Thursday, October 06, 2005

Why Write

What makes me think I'm a writer, what makes me write? An inexorable sense that I'm never wrong, ambition, vanity, self-loathing mixed with a superiority complex, lack of everyday work skills, a propensity towards complex speech, an ability to boil thoughts down to sentences, an ear for dialogue, a wish for poverty, more ambition, self-deception, anxiety, anxiety, anxiety, a hyperactive imagination, a brain incapable of shutting down any thought entirely, wishful thinking, illusions of grandeur, subtle creative victories, the desire to catch a moment in time and eternalize it in a way no one would think of - for better or worse...

I've been writing creatively on my own since fourth grade - at the time it seemed like the thing to do - and I've told people I'm thinking of becoming a writer since high school. Most of that time I've thought I'm a terrible writer, with 1% liberally sprinkled throughout of thinking I might be pretty good. That entire time I've been overcompensating for all of the social anxieties and depressions that come with most writers. There's a line between castigation and praise, and at seperate times and from seperate people all writers want both things. One woman I know said she wanted to write novels "for the masses," and it made me bristle. On one hand, it seems awfully presumptuous, and on the other, it seems to be shooting too low. I want to write because when I do it right, I fucking enjoy it.

I would get annoyed in college at people who said "I'm working on my first novel," but you have to start somewhere. It was a sense of competition, jealousy, derision... I still get a little annoyed, but not when I'm worried about what I should be - what I'm doing as a writer. I have scorn for people who say they have no time for literature, but will go on to list Dickens and Twain and Hawthorn as their favorite writers. I have scorn for people who don't read literature. It seems the most inessential of the things to study in college - save communications - but it is the greatest mix of what you might hope to learn, the most poetic example of rational thought, and the most transcendent ability, along with music-making, known to man. People don't read but they watch Survivor. I do not buy the argument that it's a thoughtless passtime. Many people will argue persuasively for their favorite castaway. How is that utilizing the brain in a different way from arguing over text? Intellectualism is scorned in America, because it is assumed to be elitism. I don't think I'm elitist. I think I'm passing time.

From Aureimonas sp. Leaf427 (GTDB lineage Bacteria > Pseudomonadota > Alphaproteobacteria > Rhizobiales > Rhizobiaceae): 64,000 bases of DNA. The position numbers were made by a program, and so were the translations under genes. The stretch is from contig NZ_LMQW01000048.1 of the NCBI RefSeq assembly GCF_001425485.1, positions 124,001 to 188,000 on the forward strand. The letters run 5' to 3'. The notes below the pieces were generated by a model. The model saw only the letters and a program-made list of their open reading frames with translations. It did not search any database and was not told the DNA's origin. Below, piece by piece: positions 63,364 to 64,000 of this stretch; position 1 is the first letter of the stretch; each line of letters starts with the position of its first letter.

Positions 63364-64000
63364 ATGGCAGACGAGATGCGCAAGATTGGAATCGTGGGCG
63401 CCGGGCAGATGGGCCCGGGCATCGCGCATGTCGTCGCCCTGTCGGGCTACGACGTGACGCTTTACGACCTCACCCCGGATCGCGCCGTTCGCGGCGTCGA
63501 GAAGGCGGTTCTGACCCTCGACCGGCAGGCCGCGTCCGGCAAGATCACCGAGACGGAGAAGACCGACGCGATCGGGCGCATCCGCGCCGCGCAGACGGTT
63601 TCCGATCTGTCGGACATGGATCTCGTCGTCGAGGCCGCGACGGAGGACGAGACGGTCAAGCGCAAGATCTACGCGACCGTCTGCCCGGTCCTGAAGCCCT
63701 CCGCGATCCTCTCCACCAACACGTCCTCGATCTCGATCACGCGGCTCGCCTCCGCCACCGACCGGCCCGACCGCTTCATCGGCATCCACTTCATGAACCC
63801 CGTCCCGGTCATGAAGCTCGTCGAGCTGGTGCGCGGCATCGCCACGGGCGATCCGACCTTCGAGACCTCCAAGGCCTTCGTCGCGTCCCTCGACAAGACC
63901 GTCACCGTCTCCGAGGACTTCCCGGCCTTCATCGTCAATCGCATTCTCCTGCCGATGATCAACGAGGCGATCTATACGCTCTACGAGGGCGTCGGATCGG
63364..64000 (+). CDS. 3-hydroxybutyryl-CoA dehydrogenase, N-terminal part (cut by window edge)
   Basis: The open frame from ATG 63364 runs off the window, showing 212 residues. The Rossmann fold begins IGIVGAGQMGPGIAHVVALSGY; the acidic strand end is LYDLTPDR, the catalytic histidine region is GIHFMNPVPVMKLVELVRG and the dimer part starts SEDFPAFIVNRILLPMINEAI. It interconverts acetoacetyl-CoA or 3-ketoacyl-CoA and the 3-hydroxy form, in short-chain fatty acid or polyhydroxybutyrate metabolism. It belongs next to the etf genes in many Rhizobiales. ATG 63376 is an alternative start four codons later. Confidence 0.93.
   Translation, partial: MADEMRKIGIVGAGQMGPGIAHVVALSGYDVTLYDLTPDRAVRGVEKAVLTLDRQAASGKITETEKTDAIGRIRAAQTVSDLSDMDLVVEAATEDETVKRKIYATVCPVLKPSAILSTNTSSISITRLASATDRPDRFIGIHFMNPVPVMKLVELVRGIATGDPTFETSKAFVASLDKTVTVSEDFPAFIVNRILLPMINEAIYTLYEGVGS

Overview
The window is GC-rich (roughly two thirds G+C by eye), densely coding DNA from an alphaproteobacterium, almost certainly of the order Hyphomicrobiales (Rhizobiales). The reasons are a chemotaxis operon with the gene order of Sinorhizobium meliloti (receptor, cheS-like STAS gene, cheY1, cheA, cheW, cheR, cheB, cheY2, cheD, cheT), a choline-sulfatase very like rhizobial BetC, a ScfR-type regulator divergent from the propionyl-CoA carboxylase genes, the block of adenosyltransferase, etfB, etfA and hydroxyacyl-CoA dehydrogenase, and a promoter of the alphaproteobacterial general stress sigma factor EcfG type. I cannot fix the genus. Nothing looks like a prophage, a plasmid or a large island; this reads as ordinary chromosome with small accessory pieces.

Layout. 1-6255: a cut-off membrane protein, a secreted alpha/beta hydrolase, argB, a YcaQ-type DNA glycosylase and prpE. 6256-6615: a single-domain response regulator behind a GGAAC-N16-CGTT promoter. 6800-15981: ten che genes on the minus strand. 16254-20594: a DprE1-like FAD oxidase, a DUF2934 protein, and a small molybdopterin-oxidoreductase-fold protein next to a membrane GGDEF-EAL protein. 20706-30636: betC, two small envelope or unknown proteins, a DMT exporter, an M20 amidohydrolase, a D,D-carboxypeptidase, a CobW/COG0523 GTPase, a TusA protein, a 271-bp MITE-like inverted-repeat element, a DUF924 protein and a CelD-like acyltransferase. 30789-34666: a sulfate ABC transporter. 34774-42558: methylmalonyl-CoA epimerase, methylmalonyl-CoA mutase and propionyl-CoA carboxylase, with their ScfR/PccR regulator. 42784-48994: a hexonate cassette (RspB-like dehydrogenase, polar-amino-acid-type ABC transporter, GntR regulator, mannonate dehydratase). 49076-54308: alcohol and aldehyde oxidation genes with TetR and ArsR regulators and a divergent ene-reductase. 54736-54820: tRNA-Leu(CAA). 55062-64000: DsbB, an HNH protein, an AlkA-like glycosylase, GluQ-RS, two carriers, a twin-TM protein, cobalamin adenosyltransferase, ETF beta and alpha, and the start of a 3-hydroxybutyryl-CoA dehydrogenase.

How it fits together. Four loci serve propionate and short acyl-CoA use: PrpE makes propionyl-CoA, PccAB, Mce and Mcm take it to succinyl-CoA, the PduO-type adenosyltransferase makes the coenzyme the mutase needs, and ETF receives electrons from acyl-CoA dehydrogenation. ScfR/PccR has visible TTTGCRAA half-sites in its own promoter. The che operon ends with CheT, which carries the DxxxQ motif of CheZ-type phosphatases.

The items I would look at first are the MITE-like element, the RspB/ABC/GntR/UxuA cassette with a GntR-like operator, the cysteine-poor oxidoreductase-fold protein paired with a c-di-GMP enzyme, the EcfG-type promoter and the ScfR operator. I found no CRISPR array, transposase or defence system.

Monday, October 03, 2005

I Attempt To Slaughter Tom Wolfe

Well, I have shifted gears to "Martin Luther King Day or Black and White Town." As soon as I'm done with it, I'm going back to "1. Christmas Eve," and doing my first major revision. That is the edition I'll show to people who are interested. The theme coming out now is that of two people in a relationship and both are trying with all of their power to control one another. It will be heartbreaking, funny, and touching. And here I'm not even considering the hot fucking scene(s). Then, it's back to Marty King and doing my first full revision of that, hopefully after I've read some books on Soulard's history and some recent articles thereof, as well as other research that I have not even begun to consider yet. Third, tentatively, is "President's Day," but the crux of that story takes place in a newspaper editor's office, and, I'm not so sure that's logical on a national holiday. That story will be a scathing critique of music snobs everywhere, but also of music ignoramuses, because I don't like to kick myself when I'm down if I can't kick anyone else.